Actress Joey King opens up about shaving her head, and challenging beauty norms
Even when she was a preteen, Joey King had a fearless approach to beauty. At 11 years old, the actress shaved her head for The Dark Knight Rises and has done it twice since for Wish I Was Here and The Act, despite receiving negative feedback on social media. It’s this inner confidence that helped her land a new gig: a face of Urban Decay’s empowering new movement.
King is one of five women —including recording artist Lizzo— to front “Pretty Different,” the beauty brand’s campaign celebrating individuality and challenging stereotypes.
A longtime fan of the brand’s makeup (Having used it since she was 13, her favorites these days include their 24/7 Glide-On Eye Pencil and Eyeshadow Primer Potion), King is looking forward to using her new platform to help dispel beauty rules.
“I definitely own my uniqueness,” King tells PEOPLE exclusively. “I am very blunt and very honest. I don’t really have a filter.”
King reveals her eccentricities range from mixing different cereals together to playing hide-and-seek at nearly 20 years old —and of course, her rocking a pixie.
While King now embraces her shaved head, she says she didn’t always feel that sense of security. The first two times she cut off all her hair, it wasn’t met with the “nicest response” online. So when it came time to do it again for her newest project, The Act, she had some apprehension.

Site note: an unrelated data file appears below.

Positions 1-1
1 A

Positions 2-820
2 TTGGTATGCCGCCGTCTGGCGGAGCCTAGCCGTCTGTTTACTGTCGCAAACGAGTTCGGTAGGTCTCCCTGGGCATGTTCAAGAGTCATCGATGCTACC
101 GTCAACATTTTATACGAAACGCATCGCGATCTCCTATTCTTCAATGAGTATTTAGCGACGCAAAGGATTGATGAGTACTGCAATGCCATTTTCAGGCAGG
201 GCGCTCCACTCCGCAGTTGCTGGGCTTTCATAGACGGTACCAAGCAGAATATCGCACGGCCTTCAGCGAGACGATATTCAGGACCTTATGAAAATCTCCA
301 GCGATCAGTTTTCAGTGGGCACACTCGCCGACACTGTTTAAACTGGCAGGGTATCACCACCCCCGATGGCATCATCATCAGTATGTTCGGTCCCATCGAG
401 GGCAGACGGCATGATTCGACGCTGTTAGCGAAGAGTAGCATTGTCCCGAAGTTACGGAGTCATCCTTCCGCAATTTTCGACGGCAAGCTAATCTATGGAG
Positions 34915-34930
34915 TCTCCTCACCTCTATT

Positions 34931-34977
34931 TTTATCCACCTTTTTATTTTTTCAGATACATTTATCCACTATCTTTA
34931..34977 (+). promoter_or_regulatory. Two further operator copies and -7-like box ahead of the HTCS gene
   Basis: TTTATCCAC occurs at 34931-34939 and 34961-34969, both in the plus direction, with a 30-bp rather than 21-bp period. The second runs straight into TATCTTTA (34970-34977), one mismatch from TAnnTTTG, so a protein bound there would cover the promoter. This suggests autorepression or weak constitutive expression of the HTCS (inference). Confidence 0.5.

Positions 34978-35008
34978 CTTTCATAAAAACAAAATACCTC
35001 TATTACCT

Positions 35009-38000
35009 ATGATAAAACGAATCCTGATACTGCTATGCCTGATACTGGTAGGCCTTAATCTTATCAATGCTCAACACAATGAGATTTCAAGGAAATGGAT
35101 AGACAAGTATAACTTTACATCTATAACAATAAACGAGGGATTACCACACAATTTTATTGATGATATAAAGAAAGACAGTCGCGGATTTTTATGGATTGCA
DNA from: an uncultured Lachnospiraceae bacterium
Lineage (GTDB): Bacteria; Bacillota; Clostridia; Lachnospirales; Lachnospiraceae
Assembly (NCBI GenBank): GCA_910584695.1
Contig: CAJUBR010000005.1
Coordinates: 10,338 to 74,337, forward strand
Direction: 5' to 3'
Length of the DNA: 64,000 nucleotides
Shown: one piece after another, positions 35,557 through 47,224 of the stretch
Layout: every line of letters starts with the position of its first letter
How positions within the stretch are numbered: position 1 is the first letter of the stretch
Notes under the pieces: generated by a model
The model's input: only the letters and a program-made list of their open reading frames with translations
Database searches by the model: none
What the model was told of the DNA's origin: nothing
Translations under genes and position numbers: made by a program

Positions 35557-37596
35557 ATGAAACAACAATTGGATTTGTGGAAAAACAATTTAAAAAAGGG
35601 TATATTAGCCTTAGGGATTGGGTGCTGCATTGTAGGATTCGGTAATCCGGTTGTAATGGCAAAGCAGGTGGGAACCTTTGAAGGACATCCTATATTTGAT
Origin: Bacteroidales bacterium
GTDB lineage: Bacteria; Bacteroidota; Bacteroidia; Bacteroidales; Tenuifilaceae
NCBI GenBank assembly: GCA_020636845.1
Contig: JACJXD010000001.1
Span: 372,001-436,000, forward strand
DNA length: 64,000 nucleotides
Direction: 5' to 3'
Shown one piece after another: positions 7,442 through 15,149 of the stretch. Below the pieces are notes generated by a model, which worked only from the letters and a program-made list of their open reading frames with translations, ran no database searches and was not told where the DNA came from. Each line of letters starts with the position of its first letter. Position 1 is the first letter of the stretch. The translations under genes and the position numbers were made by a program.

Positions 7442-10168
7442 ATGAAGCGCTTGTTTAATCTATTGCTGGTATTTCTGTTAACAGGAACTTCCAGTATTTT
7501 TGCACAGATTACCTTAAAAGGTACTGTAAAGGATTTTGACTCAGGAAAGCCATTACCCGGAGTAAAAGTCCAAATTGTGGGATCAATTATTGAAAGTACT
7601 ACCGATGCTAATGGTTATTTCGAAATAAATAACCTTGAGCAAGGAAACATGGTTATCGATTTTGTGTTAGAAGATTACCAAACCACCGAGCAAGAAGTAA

“I remembered the way I felt when people said mean things when I was younger. But then I fully decided that I wanted to do it and when the day came along, I was like ‘Get this s— off my head!'”
The support of her loved ones reinforced her bold choice.
“Everybody was concerned about me shaving my head, not because of what I would look like, but because they remembered what I went through online the past times. They were like, ‘Do you want to go through [that] again?’ But when I decided I was willing to take that risk, they were like, ‘All right, well then we are fully behind you.’ And I’m super thankful that they are.”
For King, the decision had a lot to do with letting go, and coming into her own.
“I got rid of something that I usually hide behind, and that so many of us hide behind, and I was forced to confront myself and just be with myself with no hair. [Between that] and diving into such a complex character every day, I really just became my most confident and happy self.”